Thor’s Gauntlets, Arm Wraps, and Shin Guards
As for the gauntlets, I studied pictures of Thor and made them from scratch. I added layers just like I did with the chest armor to give them depth. Those can be found in the picture of the introduction.
As for the arm wraps that go underneath, that was another sewing project where I outdid myself. I used a tutorial from Pinterest to make those.
I didn’t bother wrapping my arms in plastic wrap though, since I used the general shape of the gauntlets. I traced the shape onto paper, and then modified the templates to be a tighter fit to my arms. Those are found in the introduction picture inside the gauntlets.
I went out into left field with the shin guards. I strayed from the movie suit, and made some chrome sprayed shin guards using hockey shin guards as my template. I have a theory (whether it’s right or wrong) that some judges at costume contests like the bling, so I gave them bling (aka Ka-chow). I then added a little design on the front from the movie shin guards. I modge podged the gauntlets and the shin guards, then used chrome spray.
Mjolnir, Thor’s Cape, and the Tesseract
I made the Pepakura version of Mjolnir out of craft foam and was super disappointed. I was all warped and really sad looking. AT THE LAST MINUTE, I made a version of Mjolinir from instructables.
Super impressed with the way it turned out. I didn’t follow those instructions exactly either. What is it with me and not following instructions, right? I used the white foam-board that you use for presentations in the 90’s (now people use Powerpoint). I used a wood dowel. I used the Great Stuff foam like he used. The guy who made this tutorial kind of left some fill in the blanks, which keeps life interesting. Nothing too major. When he tells you to cut the corners off at a 45 degree angle, do a small amount at a time. Don’t take one inch off at once like I did. Also, beware of Great Stuff foam. This guy warned me in the tutorial not to use too much. I totally didn’t listen. I loaded that sucker up, and regretted it. Remember, the foam expands! Lol! It was a huge mess. You can see Mjolnir in the picture in the Introduction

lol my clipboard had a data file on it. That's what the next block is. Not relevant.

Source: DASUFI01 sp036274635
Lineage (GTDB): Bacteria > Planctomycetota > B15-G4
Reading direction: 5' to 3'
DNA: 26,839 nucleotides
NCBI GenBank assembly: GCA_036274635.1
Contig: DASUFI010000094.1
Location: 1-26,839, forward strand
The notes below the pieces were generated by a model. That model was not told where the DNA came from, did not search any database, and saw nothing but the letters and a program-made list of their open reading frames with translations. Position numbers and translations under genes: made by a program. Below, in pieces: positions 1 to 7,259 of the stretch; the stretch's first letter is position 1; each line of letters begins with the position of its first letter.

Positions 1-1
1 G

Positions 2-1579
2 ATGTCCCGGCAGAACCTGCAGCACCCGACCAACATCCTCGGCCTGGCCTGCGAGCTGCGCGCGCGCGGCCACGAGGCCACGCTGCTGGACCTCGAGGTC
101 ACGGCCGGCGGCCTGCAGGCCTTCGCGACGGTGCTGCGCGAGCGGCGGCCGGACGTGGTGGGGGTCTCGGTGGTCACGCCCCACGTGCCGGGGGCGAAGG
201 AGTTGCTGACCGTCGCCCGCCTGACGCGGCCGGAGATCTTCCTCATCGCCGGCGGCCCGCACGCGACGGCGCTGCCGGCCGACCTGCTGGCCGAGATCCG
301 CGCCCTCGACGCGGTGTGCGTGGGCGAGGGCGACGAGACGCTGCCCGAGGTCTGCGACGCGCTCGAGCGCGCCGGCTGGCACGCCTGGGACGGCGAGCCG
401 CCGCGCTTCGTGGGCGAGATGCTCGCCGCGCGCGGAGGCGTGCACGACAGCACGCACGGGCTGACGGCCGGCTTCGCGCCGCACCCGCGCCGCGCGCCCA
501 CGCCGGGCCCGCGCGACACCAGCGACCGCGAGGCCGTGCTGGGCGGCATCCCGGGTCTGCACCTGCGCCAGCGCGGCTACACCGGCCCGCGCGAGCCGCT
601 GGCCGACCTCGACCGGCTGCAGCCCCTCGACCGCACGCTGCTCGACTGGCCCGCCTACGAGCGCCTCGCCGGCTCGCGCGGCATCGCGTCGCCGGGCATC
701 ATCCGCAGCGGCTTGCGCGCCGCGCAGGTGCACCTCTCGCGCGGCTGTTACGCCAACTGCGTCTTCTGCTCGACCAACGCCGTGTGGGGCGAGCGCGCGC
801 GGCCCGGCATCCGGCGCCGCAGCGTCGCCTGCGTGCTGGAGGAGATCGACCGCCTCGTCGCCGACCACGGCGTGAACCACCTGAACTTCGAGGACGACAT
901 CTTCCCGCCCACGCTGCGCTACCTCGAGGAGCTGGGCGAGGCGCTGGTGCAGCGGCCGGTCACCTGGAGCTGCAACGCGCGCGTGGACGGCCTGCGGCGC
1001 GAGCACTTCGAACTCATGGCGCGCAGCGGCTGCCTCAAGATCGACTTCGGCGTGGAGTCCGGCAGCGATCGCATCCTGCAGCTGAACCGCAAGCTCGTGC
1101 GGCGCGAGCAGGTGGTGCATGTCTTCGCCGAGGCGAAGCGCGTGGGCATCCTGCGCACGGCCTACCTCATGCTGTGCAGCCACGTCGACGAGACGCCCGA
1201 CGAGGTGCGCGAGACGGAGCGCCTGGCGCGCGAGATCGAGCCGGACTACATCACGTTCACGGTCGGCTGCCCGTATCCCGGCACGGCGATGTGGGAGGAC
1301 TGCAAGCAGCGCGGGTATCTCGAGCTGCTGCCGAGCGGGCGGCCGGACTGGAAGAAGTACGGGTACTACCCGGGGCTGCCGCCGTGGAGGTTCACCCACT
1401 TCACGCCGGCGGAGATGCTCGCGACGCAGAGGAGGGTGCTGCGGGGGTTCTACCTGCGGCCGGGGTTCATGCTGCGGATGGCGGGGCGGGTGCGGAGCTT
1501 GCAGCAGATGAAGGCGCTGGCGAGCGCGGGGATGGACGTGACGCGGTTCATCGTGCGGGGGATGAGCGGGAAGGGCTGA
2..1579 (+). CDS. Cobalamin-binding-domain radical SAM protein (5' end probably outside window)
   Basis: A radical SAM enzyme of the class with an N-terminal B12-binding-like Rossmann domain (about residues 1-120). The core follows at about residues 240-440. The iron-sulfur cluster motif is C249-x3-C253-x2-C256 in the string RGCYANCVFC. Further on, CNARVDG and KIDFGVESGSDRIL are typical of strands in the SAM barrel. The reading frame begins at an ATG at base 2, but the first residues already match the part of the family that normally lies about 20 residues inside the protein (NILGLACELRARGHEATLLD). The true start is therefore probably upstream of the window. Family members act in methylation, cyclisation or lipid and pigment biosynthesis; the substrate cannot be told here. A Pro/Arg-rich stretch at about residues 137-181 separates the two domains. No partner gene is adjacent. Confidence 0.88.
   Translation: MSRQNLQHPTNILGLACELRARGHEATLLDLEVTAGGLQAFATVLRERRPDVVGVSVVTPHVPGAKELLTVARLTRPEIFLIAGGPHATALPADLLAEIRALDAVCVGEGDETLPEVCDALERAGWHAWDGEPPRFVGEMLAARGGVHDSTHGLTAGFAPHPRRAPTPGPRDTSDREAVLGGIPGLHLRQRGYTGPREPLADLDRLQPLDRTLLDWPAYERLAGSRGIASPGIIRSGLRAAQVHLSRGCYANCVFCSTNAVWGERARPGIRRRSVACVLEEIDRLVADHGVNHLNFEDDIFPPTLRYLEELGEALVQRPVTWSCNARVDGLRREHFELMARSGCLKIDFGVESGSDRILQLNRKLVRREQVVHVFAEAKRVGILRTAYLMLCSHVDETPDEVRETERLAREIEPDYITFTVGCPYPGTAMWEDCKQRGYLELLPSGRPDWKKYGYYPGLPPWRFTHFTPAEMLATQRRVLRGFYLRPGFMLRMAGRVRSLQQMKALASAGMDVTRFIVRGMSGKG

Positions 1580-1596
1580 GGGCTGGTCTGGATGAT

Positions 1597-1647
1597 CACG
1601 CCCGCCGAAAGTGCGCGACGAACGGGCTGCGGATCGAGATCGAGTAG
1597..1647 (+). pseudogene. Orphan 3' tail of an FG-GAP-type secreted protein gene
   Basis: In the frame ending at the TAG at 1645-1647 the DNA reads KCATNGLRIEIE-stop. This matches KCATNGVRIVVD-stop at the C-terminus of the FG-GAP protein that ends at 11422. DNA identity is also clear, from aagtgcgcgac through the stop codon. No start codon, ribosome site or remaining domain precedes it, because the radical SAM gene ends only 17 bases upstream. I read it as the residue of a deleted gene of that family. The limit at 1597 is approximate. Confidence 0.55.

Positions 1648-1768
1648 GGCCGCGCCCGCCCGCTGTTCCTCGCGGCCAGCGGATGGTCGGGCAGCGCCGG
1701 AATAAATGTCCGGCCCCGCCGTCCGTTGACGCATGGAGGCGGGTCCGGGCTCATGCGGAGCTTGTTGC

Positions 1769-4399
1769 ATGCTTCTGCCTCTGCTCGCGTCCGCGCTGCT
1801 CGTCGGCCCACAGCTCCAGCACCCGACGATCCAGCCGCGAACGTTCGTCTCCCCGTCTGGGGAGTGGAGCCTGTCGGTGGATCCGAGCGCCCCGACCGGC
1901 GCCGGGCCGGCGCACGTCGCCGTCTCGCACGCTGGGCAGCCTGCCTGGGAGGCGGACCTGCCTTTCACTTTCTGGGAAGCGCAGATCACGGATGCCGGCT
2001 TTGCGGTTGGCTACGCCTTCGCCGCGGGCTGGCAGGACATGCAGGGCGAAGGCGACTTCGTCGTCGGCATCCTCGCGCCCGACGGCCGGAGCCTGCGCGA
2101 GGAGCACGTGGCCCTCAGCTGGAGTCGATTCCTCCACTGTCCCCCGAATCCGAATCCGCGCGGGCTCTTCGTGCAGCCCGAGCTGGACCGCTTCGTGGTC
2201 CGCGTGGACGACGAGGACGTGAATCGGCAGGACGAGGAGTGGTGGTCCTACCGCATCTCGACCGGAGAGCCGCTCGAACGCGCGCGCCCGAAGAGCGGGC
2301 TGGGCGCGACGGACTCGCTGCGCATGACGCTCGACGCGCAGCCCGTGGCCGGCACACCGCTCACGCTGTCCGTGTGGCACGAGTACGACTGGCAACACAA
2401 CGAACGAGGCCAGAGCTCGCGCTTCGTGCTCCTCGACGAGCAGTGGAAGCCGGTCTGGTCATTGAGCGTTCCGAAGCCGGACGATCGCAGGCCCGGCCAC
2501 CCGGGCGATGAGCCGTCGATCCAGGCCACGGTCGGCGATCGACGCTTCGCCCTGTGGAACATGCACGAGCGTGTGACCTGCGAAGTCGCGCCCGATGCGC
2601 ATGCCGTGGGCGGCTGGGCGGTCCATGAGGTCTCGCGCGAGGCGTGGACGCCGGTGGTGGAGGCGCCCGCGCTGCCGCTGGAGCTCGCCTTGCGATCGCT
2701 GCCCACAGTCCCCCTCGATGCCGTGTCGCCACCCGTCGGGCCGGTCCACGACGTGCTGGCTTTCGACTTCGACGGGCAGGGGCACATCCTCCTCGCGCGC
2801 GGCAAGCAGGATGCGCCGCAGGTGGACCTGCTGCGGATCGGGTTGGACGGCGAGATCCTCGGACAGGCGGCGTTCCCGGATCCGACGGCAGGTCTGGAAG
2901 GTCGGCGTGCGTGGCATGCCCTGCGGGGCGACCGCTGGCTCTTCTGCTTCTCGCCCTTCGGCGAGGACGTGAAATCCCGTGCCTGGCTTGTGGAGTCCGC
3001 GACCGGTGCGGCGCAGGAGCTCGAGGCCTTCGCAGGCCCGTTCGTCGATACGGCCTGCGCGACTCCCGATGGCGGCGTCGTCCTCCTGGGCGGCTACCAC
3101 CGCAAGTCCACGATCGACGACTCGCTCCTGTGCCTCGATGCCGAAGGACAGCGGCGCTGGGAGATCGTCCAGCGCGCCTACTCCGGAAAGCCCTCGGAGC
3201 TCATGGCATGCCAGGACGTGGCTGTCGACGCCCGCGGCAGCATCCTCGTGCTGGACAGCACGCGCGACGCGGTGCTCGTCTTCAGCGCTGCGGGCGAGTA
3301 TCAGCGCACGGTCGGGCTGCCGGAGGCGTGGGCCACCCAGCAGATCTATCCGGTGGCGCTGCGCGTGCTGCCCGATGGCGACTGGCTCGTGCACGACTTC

I am ashamed to say so, but the cape was too advanced for me to handle. I had my mom do it. There, I said it. My mommy still makes my superhero capes. HOWEVER, she did an awesome job. She used a Dracula cape as a basic pattern, then worked her creativity magic something awful. That cape is awesome! The only thing I can tell you is learn how to sew pleats.
Last, the Tesseract. I found a tutorial on TheRFP, which is originally found on youtube.
It’s pretty straight forward. There is a guy on eBay that sells the baseball display cases for $4.99 plus free shipping. I frosted the glass, bought some battery powered blue LED’s on eBay, and stuffed some tissue paper inside, and botta boom. You have unlimited power.
I really hope you find this information useful. I hope it has inspired you to go farther than I went with the suit, and make a better costume than I built.